Vacation Rentals, which operates the Hoseasons and brands in the UK, has agreed to offer refunds for cancelled bookings following action by the competition watchdog.

But other companies are facing further scrutiny over their policies following thousands of consumer complaints, the Competition and Markets Authority (CMA) warned.

Vacation Rentals is the legal entity which operates a number of brands, including Hoseasons and parent Awaze in the UK.

It voluntarily changed its policy after originally failing to offer refunds to all customers whose trips were cancelled, according to the CMA.

The change came after the CMA announced that it would be focusing on the holiday accommodation sector as part of an investigation into cancellations and refunds.

The CMA has now secured a formal commitment from Vacation Rentals that customers will have the option of a full refund if a booking has been cancelled because of restrictions associated with the coronavirus outbreak.

The firm is one of a number of companies that have been reported to the CMA’s Covid-19 Taskforce, set up to monitor market developments and identify “big problems” facing consumers as a result of the pandemic and the lockdown.

The Covid-19 Taskforce has received around 4,500 reports about UK holiday rental companies, with complaints about Vacation Rentals making up a significant proportion of those reports.

Other holiday lets firms have not yet agreed to do the same as Vacation Rentals, and the CMA said its investigation is continuing.

Common complaints include companies refusing to provide full refunds at all or offering only vouchers instead of cash refunds.

A Vacation Rentals spokesperson said: “We have been offering the option of refunds to all customers with a holiday during the government imposed lockdown period since the CMA published its guidance on April 30.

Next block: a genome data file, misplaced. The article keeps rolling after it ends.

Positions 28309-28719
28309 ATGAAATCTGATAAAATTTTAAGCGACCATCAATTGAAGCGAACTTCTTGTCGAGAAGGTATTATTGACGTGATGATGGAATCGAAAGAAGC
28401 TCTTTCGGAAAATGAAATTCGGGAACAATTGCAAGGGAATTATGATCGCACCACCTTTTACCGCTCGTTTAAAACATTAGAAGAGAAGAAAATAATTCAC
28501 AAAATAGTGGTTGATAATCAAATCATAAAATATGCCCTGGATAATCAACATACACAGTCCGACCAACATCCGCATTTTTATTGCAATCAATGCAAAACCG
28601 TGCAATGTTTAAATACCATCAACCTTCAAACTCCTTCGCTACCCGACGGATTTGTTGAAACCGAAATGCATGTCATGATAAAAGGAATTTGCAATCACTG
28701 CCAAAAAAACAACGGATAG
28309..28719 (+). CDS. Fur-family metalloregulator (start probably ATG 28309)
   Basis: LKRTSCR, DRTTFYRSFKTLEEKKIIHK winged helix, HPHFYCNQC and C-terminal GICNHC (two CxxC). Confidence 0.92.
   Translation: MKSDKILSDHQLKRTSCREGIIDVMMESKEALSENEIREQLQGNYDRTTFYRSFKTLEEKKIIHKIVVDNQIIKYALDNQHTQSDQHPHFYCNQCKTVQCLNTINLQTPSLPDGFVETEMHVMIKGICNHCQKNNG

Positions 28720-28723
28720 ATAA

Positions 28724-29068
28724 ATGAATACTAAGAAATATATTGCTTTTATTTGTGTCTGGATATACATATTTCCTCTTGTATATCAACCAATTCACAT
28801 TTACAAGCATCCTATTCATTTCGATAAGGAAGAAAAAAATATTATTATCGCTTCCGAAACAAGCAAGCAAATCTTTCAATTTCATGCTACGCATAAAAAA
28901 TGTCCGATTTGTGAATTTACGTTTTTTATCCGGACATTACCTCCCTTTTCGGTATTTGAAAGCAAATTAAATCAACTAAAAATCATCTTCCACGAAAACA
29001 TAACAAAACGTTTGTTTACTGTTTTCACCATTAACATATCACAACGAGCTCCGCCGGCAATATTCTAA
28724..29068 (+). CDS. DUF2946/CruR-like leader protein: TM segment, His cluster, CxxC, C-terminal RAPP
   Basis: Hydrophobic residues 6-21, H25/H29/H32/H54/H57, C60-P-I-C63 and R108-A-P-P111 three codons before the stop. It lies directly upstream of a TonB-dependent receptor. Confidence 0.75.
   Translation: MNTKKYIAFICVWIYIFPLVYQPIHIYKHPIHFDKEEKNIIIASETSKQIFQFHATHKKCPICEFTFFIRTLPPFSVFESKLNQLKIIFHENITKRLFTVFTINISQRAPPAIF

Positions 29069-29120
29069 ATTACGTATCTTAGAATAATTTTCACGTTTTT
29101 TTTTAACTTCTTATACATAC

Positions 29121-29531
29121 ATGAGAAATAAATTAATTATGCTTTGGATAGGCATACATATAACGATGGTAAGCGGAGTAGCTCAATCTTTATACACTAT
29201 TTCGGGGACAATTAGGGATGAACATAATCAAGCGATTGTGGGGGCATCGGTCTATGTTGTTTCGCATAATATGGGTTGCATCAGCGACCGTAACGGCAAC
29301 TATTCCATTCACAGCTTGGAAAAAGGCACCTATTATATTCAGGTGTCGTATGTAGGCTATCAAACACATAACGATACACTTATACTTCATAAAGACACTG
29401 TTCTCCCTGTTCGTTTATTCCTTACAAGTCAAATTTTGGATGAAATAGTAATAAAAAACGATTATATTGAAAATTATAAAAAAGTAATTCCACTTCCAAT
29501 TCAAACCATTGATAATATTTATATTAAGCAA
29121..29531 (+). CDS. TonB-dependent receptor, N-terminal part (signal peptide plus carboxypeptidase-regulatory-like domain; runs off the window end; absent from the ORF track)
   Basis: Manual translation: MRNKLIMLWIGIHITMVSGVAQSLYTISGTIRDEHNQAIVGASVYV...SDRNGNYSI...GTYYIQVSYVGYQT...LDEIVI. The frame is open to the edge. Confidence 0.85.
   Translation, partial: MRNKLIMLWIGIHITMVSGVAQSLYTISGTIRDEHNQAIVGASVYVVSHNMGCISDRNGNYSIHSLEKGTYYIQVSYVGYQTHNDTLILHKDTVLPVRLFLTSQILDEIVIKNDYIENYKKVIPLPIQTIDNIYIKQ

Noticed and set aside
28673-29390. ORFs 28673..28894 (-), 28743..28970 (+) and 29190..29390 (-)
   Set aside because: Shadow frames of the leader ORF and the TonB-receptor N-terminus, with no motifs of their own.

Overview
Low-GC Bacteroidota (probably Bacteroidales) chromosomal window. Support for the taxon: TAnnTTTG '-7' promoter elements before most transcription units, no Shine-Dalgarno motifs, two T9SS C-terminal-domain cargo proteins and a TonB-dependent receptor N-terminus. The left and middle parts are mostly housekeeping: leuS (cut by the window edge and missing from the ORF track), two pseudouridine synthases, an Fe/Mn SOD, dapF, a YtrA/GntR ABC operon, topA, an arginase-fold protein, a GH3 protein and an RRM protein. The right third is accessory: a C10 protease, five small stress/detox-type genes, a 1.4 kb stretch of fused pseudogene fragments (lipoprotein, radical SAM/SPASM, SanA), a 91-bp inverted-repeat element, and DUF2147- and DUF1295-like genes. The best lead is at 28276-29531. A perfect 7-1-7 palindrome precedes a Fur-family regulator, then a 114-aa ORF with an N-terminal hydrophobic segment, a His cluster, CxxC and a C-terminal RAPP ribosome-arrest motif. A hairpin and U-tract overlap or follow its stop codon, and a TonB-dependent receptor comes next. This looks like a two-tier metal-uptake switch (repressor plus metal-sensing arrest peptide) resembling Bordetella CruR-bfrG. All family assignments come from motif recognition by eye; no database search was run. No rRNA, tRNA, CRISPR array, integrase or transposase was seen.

“This change predated any investigation by the CMA and was made as we felt it was the right thing to do.

“We believe the CMA has appreciated our co-operation and the open approach we have taken.”

The authority said: “The CMA will continue with its inquiries into the holiday accommodation sector, which may ultimately lead to court action against companies which fail to comply.”

Holiday accommodation was named as a sector of particular concern when the CMA launched its investigation into cancellations and refunds, along with weddings and private events and nurseries and childcare providers.

It has since expanded the scope of its investigation to also include package travel.

CMA chief executive Andrea Coscelli said: “Our Covid-19 Taskforce is working hard to ensure that consumers get what they are entitled to, so it’s good news that Vacation Rentals has agreed to offer people the refunds they are due.

“We welcome this step and other holiday lets firms must now follow suit.

“We know the pandemic is presenting businesses with challenges too, but it’s not right that people are being left hundreds or even thousands of pounds out of pocket – on top of having to sacrifice their holidays.

“Consumer protection law exists for a reason; businesses must observe the law or face the possibility of enforcement action.”

Which? Travel editor Rory Boland said: “We reported Hoseasons and to the CMA for using potentially unfair terms and conditions to deny refunds for cancelled holidays, so it is good to see these companies have now made a commitment to the regulator to ensure customers will receive the refunds they are entitled to.

“While it is positive to see some firms changing their policy on refunds, there are still many customers struggling to get their money back for cancelled holiday accommodations and package travel bookings.

“The CMA must continue to investigate these sectors and come down strongly on any firms found to be flouting the law.”

Competition law expert Jonathan Compton is a partner at law firm DMH Stallard, said in response: “This is a warning shot.

“Many other UK holiday businesses have so far not made the formal undertakings given by Vacation Rentals.

“By investigating one of the leading businesses in the sector and by getting them to agree formal undertakings, the CMA is serving notice on those businesses of whom it has received complaints, that it is prepared to take enforcement action.”

Webcast: Lee Hayhurst speaks about domestic travel to Awaze chief executive Henrik Kjellberg